Maximum entropy models and subjective interestingness: an application to tiles in binary databases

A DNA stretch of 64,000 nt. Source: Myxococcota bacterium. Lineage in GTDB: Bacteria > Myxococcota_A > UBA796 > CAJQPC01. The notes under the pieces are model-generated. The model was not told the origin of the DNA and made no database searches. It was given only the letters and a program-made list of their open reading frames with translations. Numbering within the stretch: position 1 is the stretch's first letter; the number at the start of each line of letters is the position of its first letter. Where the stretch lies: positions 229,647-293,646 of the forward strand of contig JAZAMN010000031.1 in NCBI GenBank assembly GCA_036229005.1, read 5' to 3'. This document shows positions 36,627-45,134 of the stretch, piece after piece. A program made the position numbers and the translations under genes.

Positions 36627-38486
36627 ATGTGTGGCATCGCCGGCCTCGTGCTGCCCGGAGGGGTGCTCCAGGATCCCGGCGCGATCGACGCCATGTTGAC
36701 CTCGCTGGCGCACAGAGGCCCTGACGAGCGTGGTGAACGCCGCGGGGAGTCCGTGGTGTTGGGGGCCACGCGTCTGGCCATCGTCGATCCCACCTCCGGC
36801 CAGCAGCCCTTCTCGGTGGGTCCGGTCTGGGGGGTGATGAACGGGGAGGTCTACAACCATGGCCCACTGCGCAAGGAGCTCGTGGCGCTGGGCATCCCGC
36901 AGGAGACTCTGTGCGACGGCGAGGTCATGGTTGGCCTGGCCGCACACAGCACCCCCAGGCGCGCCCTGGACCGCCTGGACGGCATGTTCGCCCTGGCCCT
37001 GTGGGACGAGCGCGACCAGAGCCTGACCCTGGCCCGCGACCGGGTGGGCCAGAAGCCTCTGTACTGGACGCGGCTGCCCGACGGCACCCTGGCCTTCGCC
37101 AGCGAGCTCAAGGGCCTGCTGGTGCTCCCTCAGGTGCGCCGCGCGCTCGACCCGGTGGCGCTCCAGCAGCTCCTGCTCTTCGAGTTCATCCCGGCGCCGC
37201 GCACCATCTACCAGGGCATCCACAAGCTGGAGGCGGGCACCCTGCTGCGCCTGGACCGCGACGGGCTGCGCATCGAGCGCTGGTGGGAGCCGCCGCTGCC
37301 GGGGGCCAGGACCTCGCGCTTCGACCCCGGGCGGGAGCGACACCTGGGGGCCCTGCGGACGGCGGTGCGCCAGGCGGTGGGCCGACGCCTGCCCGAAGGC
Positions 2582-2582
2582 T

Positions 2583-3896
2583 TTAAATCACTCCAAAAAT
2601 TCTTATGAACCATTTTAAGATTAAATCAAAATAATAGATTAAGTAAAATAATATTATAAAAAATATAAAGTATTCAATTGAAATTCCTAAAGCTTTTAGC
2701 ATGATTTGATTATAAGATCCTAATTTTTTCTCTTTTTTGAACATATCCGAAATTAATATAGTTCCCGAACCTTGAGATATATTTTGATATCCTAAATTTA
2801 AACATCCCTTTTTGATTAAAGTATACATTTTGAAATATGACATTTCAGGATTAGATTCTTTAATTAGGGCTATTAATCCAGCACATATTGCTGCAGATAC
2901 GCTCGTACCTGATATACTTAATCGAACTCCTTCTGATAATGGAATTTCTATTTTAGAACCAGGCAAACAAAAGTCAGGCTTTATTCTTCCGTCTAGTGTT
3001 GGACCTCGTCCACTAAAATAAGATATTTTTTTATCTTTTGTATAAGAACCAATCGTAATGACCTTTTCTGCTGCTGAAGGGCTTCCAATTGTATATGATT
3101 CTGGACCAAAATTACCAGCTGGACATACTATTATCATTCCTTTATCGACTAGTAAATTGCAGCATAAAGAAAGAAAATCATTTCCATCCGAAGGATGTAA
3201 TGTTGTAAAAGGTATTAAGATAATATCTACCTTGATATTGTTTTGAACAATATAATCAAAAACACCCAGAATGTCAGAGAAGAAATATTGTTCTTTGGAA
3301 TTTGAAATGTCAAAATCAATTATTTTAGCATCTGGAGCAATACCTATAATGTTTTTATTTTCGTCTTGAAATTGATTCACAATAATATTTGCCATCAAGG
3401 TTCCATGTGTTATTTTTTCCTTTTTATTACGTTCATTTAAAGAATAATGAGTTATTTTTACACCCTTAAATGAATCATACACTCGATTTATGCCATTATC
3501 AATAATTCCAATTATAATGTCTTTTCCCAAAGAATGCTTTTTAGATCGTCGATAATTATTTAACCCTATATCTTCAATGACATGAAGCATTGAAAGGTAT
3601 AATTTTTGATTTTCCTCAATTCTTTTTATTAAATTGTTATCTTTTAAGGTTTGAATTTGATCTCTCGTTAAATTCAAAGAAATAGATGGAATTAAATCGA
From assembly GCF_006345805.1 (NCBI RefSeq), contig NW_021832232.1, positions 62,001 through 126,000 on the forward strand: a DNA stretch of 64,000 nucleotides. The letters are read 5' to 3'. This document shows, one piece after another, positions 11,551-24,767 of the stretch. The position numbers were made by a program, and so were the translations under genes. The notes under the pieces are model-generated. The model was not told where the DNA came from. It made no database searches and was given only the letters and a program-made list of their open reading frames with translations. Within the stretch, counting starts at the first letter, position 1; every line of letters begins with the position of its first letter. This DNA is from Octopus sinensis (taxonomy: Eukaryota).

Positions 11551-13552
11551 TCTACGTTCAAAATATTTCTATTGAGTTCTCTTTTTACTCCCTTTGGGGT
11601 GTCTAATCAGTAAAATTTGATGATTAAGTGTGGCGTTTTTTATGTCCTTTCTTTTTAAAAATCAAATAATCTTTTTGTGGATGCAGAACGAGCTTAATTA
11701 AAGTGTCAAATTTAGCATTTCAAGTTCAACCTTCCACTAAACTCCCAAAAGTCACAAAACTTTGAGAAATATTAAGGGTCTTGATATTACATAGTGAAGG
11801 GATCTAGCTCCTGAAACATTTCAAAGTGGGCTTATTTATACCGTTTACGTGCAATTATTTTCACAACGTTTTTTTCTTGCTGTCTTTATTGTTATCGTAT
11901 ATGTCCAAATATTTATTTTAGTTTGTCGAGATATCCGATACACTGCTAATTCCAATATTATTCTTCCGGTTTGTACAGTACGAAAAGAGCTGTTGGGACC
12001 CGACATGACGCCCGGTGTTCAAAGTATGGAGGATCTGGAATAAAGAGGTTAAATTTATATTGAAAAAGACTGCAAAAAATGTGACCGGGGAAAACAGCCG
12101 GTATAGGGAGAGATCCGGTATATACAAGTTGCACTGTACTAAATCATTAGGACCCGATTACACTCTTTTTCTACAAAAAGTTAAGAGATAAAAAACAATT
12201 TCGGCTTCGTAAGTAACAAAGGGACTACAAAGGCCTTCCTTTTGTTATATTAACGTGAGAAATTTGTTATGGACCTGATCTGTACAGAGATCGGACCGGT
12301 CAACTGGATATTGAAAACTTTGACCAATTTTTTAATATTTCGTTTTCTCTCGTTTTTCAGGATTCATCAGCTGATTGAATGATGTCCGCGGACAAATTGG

Recent research has highlighted the practical beneﬁts of subjective interestingness measures, which quantify the novelty or unexpectedness of a pattern when contrasted with any prior information of the data miner (Silberschatz and Tuzhilin, Proceedings of the 1st ACM SIGKDD international conference on Knowledge discovery and data mining (KDD95), 1995; Geng and Hamilton, ACM Comput Surv 38(3):9, 2006). A key challenge here is the formalization of this prior information in a way that lends itself to the definition of a subjective interestingness measure that is both meaningful and practical. In this paper, we outline a general strategy of how this could be achieved, before working out the details for a use case that is important in its own right. Our general strategy is based on considering prior information as constraints on a probabilistic model representing the uncertainty about the data. More specifically, we represent the prior information by the maximum entropy (MaxEnt) distribution subject to these constraints.We brieﬂy outline variousmeasures that could subsequently be used to contrast patterns with this MaxEnt model, thus quantifying their subjective interestingness.We demonstrate this strategy for rectangular databases with knowledge of the rowand column sums. This situation has been considered before using computation intensive approaches based on swap randomizations, allowing for the computation of empirical p-values as interestingnessmeasures (Gionis et al.,ACM Trans Knowl Discov Data 1(3):14, 2007). We show how the MaxEnt model can be computed remarkably efﬁciently in this situation, and how it can be used for the same purpose as swap randomizations but computationally more efﬁciently. More importantly, being an explicitly represented distribution, theMaxEntmodel can additionally be used to deﬁne analytically computable interestingnessmeasures, aswe demonstrate for tiles (Geerts et al., Proceedings of the 7th international conference on Discovery science (DS04), 2004) in binary databases.